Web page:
public arrayFromArray( cocoaArray)
 { woArray =
     int i;
     return woArray;

And call this method from your Obj-C object with something like

NSArray* cocoaArray; // suppose this exists
 id bridgeTool = [[NSClassFromString(@"bridgeTool") new] autorelease];
 id woArray = [bridgeTool arrayFromArray:cocoaArray];

Once you have your woArray, you can use it as an argument in Enterprise Objects' calls.

I had not foud the way to call a Java method which has an Object[] array as argument. If someone reading this finds out, please let us know...

Building qualifiers

When working with EOF, there are several points when you will want to build a qualifier to perform a fetch. A qualifier is an instance of com.webobjects.eocontrol.EOQualifier. If your qualifier does not include any date, then it is as easy as

NSString* partOfAName; // suppose this exists
 NSString* qualifierFormat = [NSString stringWithFormat:@"name caseInsensitiveLike '*%@*'", partOfAName];
 id qualifier = [NSClassFromString(@"com.webobjects.eocontrol.EOQualifier") qualifierWithQualifierFormat:qualifierFormat :nil];

and then use it in a fetch specification with

id fetchSpecification =
     new] autorelease];
 [fetchSpecification setEntity:@"myEntity"];
 [fetchSpecification setQualifier:qualifier];

On the other hand, if you want to use a date in your qualifier, since NSCalendarDate is not properly translated to NSTimestamp, you have to use again the trick:

public NSTimestamp nsTimestampFromString(String dateString){
    NSTimestampFormatter formatter = new NSTimestampFormatter("%d %m %Y");
    ParsePosition pp = new ParsePosition(0);
    NSTimestamp myNSTimestamp = (NSTimestamp)formatter.parseObject(dateString, pp);
    return myNSTimestamp;

and call this from Obj-C by

NSCalendarDate aCalendarDate; // suppose this exists
 [aCalendarDate setCalendarFormat:@"%d %m %Y"];
 id nsTimestamp = [bridgeTool nsTimestampFromString:[aCalendarDate description]];

(just be consistent with your formats).

It is also possible (at least in WO 5.2.4 running on Tiger) to use
com.webobjects.eointerface.cocoa.EOCocoaUtilities as follows:

id objPath = @"com.webobjects.eointerface.cocoa.EOCocoaUtilities";
 id aDate = [NSCalendarDate date];
 id nsTimestamp = [NSClassFromString(objPath) timestampForGregorianDate:aDate];

From here, you can use the nsTimestamp as argument in those classes defined in com.webobjects.* (e.g., in your qualifiers).

Putting things together

Let us start this section describing how to put together two of the most powerful frameworks of OS X; namely, EOF and the NSDocument framework (this section was written, in July 2005, while working in WO 5.2.4 running on Tiger) ---later on, we will integrate these with Core Data which I think that, jointly with Bindings, will substitute EOF in the near future.

Let us do it as a "tutorial":

  • Start Xcode (I am using 2.0) and select File>New Project. In the next panel choose "Cocoa-Java Document-based Application". This generates a project which is ready to use the Java Bridge and implements the NSDocument architecture ---take a look to the generated files and to the target; in particular, double-click on the main target and inspect all details showed.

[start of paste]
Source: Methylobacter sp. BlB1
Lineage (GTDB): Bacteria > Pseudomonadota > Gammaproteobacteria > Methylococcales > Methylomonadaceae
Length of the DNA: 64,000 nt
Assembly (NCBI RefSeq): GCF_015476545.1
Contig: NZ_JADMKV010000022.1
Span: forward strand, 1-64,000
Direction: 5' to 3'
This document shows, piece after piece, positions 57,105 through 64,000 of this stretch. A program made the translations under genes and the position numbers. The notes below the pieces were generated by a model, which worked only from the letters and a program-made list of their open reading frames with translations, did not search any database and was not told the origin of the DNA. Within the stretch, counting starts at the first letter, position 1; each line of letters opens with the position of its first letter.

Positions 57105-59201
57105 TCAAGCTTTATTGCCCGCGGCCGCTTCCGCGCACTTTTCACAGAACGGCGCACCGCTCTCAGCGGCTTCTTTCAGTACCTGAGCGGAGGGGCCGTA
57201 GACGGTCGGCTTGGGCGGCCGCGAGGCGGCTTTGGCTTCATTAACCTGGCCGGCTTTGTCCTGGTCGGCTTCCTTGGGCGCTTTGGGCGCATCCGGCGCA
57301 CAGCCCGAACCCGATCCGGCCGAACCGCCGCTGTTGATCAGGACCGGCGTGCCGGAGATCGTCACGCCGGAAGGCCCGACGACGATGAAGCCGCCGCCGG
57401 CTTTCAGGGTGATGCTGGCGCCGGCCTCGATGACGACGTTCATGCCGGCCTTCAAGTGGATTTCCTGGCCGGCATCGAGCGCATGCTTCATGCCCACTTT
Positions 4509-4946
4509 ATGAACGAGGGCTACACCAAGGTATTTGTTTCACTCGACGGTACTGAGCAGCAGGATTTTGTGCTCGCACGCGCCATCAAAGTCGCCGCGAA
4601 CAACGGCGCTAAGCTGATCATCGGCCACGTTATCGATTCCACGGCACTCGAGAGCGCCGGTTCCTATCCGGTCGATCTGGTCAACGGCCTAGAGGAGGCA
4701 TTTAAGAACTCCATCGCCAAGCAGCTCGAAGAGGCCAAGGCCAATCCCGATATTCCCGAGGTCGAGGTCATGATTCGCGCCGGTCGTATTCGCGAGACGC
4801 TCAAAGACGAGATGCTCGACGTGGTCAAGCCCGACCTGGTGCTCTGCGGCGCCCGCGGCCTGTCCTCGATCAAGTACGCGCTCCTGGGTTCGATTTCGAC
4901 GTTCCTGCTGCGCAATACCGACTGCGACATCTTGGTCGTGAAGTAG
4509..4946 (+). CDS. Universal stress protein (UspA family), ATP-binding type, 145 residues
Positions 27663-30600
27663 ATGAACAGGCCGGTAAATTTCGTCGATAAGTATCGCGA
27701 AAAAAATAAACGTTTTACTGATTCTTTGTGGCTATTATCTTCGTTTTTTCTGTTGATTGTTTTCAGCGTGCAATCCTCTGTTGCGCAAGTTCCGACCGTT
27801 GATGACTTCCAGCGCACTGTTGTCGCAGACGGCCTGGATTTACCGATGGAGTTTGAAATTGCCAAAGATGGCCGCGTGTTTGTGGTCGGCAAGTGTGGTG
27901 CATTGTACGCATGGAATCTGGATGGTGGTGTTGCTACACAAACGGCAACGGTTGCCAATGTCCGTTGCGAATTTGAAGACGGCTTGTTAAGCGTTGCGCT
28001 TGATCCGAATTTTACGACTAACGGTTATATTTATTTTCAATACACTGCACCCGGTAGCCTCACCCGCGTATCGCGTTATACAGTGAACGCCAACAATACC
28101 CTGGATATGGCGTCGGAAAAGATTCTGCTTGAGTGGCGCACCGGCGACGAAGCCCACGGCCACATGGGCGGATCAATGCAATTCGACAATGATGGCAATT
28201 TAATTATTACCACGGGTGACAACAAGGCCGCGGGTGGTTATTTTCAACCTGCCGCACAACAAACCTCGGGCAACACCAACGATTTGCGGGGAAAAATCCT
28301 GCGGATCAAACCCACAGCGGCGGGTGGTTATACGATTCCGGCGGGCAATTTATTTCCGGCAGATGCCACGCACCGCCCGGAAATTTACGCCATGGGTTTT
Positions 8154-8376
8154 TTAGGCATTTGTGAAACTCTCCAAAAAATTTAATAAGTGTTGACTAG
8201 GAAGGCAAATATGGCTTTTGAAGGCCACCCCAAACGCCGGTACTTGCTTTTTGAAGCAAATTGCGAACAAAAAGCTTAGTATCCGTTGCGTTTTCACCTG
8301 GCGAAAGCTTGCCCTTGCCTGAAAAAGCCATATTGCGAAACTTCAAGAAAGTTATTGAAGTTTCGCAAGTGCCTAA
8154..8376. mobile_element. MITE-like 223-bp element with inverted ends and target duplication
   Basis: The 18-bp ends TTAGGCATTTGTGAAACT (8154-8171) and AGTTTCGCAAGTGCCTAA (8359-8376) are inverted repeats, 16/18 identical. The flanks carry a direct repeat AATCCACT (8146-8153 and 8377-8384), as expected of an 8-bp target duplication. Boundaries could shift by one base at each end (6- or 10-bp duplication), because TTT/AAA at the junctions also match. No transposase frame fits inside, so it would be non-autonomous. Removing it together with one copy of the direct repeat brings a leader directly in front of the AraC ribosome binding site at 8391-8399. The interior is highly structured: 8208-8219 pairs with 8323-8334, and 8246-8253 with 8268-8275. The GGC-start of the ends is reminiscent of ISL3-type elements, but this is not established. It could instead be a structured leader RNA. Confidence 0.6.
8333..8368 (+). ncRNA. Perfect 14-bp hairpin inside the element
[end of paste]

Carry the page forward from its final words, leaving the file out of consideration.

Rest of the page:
• In the project window, select the Frameworks folder. From the Project menu, select Add to Project (cmd+alt+a). In the browser, go to System>Library>Frameworks and select JavaEOCocoa.framework; click OK.
  • Again, press cmd+alt+a, browse to System>Library>Frameworks then to JavaEOAccess.framework>;Resources>Java and select javaeoaccess.jar; click OK.
  • Repeat the previous step for: javaeocontrol.jar, javaeointerface.jar, javaeointerfacecocoa.jar, javafoundation.jar and javaxml.jar.
  • Add your model ---double-check that the folder of it is shown in blue colour (instead of yellow).

Basically you are done. However, if you --like me-- prefer to work in Objective-C, then do the following:

  • Start Interface Builder by double-clicking the MyDocument.nib file.
  • Click the File's Owner and then the Classes tab. You will notice that the selected class is MyDocument which inherits from NSDocument. Select NSDocument and press "enter" to create a new subclass; give it a name (say, MyCDocument). Then from the Classes menu, select "Create Files..." and accept.
  • Return to the Instances tab, select the File's Owner and in the "Custom class" inspector (cmd+5) select the new created class. Save and hide.
  • Double-click the main target of your project. Select "Document types" and edit accordingly to the new class (e.g., changing MyDocument for MyCDocument).
  • In the .m file created three steps below, add the following:
- (NSString *)windowNibName
   return @"MyDocument";

Compile and run (cmd+r).

Finally, if you will, you can get rid of the warnings about deprecated methods in the .java file created by the wizard:

  • From the project window, delete the file.
  • Check the button "Needs Java" in the "Cocoa Java Specific" pane of your main target ---in the window opened three steps below.

Compile and run (cmd+r).

By this moment, you had created a multi-document CEO...

- StrauszRicardo